Starting a business can cost a penny that you can’t conceivably fund through bootstrapping. That partly explains why some startups revert to using microlending options.
In 2020, 67% of business owners used a business credit card, while 43% applied for a loan, according to Fundera. But how do you choose one financing option over the other? Here’s a look at which microloan, between a business credit card and a business loan, is best for your business.
Credit cards and loans are the most feasible funding options for a small business startup.
A loan offers a lump sum of money at once, which you pay back monthly until you clear your debt. Meanwhile, a business credit card is a line of credit that you can access anytime in small units, provided you don’t exceed the limit. You must offset the balance before accessing the funds afresh.
- Readily available: You can quickly get business credit if you already have a personal credit card. Having a good credit score and history is a shoo-in for approval.
- Revolving credit: It enables you to finance your business continuously. After paying the sum borrowed, you can access the funds without applying afresh.
- Tracking expenses: The credit card will help monitor costs for account management and tax purposes.
- Rewards: A credit card might offer discounts and cashback when using the card at specific vendors.
- Sole liability: You are solely responsible for all the expenses made with the card, not the business.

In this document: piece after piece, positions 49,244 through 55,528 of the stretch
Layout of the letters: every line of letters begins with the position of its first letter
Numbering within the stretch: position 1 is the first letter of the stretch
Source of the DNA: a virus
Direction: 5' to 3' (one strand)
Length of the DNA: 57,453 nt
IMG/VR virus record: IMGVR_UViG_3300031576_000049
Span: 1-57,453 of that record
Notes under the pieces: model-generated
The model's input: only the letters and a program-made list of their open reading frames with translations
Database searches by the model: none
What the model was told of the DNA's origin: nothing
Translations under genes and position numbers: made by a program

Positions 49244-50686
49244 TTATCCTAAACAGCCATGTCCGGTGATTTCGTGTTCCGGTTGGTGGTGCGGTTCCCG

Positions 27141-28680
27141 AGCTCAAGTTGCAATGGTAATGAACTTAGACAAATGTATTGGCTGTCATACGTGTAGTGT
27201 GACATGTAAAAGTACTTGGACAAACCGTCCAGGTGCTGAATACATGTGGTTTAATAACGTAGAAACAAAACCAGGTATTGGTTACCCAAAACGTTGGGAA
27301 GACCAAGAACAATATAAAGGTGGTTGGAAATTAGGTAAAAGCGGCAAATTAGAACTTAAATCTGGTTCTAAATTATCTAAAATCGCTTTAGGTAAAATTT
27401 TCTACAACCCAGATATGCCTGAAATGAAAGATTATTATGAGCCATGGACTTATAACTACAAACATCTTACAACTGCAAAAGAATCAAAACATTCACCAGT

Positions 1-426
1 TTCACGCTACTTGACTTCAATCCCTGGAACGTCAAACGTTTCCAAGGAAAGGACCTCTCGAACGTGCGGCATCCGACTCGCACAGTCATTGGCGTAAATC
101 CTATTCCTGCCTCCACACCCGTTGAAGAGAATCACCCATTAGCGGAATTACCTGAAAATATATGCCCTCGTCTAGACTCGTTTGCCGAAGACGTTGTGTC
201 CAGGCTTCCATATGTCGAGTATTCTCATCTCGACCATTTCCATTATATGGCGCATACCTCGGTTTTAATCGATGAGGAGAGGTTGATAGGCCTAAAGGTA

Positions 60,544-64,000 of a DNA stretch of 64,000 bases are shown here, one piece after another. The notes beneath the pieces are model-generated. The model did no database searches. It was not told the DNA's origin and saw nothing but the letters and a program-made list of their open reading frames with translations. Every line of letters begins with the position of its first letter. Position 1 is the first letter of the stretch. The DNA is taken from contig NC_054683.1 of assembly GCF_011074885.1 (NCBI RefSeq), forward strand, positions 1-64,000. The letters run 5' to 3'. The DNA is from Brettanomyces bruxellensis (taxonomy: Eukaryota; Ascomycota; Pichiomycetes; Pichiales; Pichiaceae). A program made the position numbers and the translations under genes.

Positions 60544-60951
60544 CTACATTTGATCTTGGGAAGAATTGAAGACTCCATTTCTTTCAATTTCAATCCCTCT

- Expensive: Business credit cards typically charge high-interest rates. Their late fee penalties are also excessive.
- Good for microfinancing: A business loan has lower interest rates than credit cards.
- Cash flow boost: They allow you to meet the payroll and purchase new equipment when your small business has irregular cash flow.
- Keep ownership: You will maintain ownership of the business as you won’t have to surrender shares of your company to investors to get money to finance it.
- Paperwork: Traditional lenders will require you to file a lot of paperwork when applying for a loan. You must furnish documents such as tax returns for the last three years, financial statements, credit score, and business plan.
- Collateral: The lender may need you to provide personal assets before giving you the loan, which they will sell if you default on payments.
Credit cards are better in the following circumstances:
- Ongoing expenses: Once you pay a credit card debt, you can access the same credit limit without reapplying, perfect if you have recurrent costs.
- Building business credit: A credit card will boost your business credit status when the lenders see you have a good credit utilization ratio.
- Interest rates: Some credit card lenders may offer 0% interest rates for 9-12 months so that you can repay the loan minus the interest
On the other hand, consider a loan in the following instances:
- Tight cash flow: Since they have small interest rates, they are best when getting microloans on a tight budget
- Need a colossal lump sum: Business loans are often considerable sums, so they are the best option when you want to use the money to buy costly business equipment.
- Long-term investments: Loans are best for financing long-term investments since they have fixed interest rates that you only repay once a month.
Business cards and loans are the best microfinancing options when looking to fund your business startup. But depending on your business needs, one option will likely be more suitable than the other.
You should consider bank loans over credit cards if you need large sums of money at lowered and fixed interest rates. As for business credit cards, they are best if you need to access funds quickly. In addition, credit cards are great when you need to monitor expenses and settle ongoing costs.